The Left/Right Antiwar Alliance in Congress

A coalition coalesces.


If you want to see a left/right coalition for civil liberties and against an interventionist foreign policy—and if you're a regular reader of Reason, there's a good chance that you do—then this Washington Post piece by Greg Sargent should warm your heart. An excerpt:

Dem Rep. Alan Grayson, a leader of the anti-war wing of the House Democratic caucus, tells TPM's Dylan Scott he is organizing across the aisle to create such an alliance by gearing up an "ad hoc whip organization." This sort of right-left alliance is often discussed but rarely materializes. But this time there could be something to it….[E]ven though it's early in the whipping process on Syria, we're already seeing substantial numbers of Members who voted to end NSA surveillance now coming out or leaning against action in Syria.

Most of these lawmakers fall into two camps. On the Republican side, they are Tea Partyers of the non-hackish variety—Tea Partyers who buck the neocon line on intervention abroad and whose support for limited government translates into real concern for civil liberties, at least in some areas. These are Republicans you might find in the Liberty Caucus. On the Democratic side, you have lawmakers who are more anti-war than liberal internationalist, and care about privacy issues—not because of an embrace of limited government, but because they embrace civil liberties from the left. They are willing to ally with these Republicans because their anti-war views mesh to some degree with the former group's anti-interventionist streak; and because there is some civil libertarian overlap.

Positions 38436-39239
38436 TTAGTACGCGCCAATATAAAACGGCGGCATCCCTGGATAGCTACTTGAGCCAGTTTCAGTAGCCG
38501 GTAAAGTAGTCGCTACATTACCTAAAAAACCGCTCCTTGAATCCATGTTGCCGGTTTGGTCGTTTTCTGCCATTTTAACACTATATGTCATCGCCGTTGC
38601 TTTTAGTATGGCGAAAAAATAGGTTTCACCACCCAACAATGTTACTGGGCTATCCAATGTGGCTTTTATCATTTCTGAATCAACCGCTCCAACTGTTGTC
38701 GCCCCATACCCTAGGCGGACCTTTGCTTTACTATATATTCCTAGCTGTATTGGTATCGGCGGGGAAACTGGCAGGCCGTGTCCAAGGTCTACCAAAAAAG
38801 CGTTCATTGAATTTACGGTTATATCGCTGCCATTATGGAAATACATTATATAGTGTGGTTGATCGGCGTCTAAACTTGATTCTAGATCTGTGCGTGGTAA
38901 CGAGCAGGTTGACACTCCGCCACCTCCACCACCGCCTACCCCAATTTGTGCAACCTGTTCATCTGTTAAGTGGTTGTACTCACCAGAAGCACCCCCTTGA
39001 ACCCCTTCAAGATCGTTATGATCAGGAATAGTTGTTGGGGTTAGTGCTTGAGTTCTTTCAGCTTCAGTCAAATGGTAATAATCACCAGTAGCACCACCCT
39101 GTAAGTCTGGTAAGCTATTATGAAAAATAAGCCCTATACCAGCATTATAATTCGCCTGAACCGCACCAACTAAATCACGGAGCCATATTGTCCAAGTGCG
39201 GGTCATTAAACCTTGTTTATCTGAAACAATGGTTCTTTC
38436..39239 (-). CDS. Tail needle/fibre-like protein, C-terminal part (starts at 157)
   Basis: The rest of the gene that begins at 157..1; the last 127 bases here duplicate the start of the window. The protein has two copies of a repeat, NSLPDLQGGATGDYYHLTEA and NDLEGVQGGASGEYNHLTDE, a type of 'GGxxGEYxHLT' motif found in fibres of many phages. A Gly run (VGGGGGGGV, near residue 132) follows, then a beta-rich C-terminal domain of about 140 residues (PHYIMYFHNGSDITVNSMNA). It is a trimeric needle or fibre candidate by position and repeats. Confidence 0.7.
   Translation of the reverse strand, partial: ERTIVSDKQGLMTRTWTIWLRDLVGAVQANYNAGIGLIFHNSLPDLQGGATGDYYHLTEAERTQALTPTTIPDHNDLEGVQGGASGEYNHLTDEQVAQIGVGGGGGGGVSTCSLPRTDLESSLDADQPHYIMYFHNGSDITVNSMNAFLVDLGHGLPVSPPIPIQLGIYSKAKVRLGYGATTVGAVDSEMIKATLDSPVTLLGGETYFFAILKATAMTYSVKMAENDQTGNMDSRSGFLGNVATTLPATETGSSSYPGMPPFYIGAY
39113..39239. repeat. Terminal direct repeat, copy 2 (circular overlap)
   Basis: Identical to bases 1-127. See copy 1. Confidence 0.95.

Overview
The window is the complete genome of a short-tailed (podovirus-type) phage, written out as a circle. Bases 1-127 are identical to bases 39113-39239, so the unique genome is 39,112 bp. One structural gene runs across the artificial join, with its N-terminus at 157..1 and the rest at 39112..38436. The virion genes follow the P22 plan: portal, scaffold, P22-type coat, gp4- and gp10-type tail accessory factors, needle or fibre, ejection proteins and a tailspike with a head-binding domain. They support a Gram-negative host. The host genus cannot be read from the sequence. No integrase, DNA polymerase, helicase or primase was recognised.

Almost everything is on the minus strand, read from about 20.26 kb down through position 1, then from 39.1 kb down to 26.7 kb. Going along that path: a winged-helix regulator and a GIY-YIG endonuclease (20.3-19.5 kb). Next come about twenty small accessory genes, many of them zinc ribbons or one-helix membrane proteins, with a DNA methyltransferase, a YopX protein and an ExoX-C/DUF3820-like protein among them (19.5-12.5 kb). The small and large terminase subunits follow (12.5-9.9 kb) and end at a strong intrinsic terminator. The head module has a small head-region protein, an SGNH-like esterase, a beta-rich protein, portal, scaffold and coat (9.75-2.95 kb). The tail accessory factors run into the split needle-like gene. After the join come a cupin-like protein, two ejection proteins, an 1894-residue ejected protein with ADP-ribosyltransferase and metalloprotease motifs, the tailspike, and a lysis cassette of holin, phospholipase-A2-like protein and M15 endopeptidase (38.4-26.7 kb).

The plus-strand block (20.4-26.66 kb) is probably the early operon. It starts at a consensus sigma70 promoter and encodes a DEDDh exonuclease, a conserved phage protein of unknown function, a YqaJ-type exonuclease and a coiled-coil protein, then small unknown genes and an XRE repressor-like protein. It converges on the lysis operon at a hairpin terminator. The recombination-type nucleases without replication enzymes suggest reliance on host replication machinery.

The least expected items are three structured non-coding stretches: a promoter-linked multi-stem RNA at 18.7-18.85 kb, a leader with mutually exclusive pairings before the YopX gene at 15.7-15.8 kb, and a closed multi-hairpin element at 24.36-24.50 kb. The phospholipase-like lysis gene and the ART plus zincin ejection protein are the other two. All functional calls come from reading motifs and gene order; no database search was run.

In both cases—on Syria, and on the amendment to end NSA surveillance—this loose alliance of lawmakers is allied against the leadership of their own parties. And in both cases, they represent a genuine threat to the outcome.